Uruguayan peacekeepers in Congo this month. Mounting accusations of violence against civilians and the discovery of mass graves in the Kasai-Central province have prompted the chief of the United Nations peacekeeping mission in Congo to urge the U.N. Security Council to press the government to open an investigation. CreditAaron Ross/Reuters
KINSHASA, Democratic Republic of Congo — Members of a militia ambushed and then beheaded about 40 police officers on Friday in a central province of the Democratic Republic of Congo, officials said on Saturday.
In recent months, the provinces in the Kasai region, in south-central Congo, have been the scene of fighting between the police and a local tribal militia called Kamuina Nsapu. Violence in the area has claimed more than 300 lives since August and displaced more than 200,000 people.
Military authorities reported on Friday that they had lost contact with a police convoy from the capital, Kinshasa, that was making its way toward Kananga, southeast of the capital.
François Kalamba, the speaker of the Kasai provincial assembly, confirmed on Saturday that the convoy had been ambushed by Kamuina Nsapu fighters between the city of Tshikapa and Kananga, and that about 40 officers had been decapitated.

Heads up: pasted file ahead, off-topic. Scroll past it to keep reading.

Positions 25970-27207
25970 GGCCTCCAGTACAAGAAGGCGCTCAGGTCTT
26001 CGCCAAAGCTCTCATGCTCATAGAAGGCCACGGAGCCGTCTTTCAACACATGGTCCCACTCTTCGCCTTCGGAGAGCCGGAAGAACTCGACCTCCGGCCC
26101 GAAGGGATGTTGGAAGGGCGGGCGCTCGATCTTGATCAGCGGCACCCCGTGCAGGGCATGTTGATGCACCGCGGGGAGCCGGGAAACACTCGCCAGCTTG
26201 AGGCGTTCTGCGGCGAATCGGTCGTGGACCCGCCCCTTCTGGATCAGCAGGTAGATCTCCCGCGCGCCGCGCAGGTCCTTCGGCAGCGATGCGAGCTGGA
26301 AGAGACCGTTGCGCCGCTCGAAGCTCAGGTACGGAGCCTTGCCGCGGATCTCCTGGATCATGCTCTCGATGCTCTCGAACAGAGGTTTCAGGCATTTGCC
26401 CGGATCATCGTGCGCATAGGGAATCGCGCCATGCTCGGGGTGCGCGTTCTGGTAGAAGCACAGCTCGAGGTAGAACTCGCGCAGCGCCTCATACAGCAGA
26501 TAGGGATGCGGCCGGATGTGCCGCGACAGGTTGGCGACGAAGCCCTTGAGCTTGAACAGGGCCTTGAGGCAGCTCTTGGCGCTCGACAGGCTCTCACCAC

The central region of the country is particularly volatile because of an insurgency, with frequent clashes between militia fighters and the military and security forces, despite the presence of United Nations peacekeepers. Civilians are often caught up in the violence.
Last week, the Congolese military’s auditor general announced that seven officers had been arrested and charged with war crimes after a video surfaced last month depicting soldiers shooting a group of civilians in Kasai-Central Province, a massacre that left at least 13 dead.
At least five other videos that appear to show members of Congo’s military shooting civilians are now also circulating on social networking platforms
Amid the mounting accusations of violence against civilians, and the discovery of 10 mass graves dug in January and February in Kasai-Central, the chief of the United Nations peacekeeping mission in Congo urged the United Nations Security Council this week to press the government to open an investigation into possible human rights violations. Some elected leaders and human rights advocates in Congo have called for an independent international inquiry.
This month, two United Nations officials — an American and a Swede — were among six people abducted in the Kasai-Central Province by unknown assailants.
Some insurgents, however, are reportedly surrendering to the authorities. Justin Milongo, the deputy governor of Kasai-Central Province, said on Saturday that 400 Kamuina Nsapu militia fighters had “laid down their arms” in Kananga and were being detained.
(C) 2017 The New York Times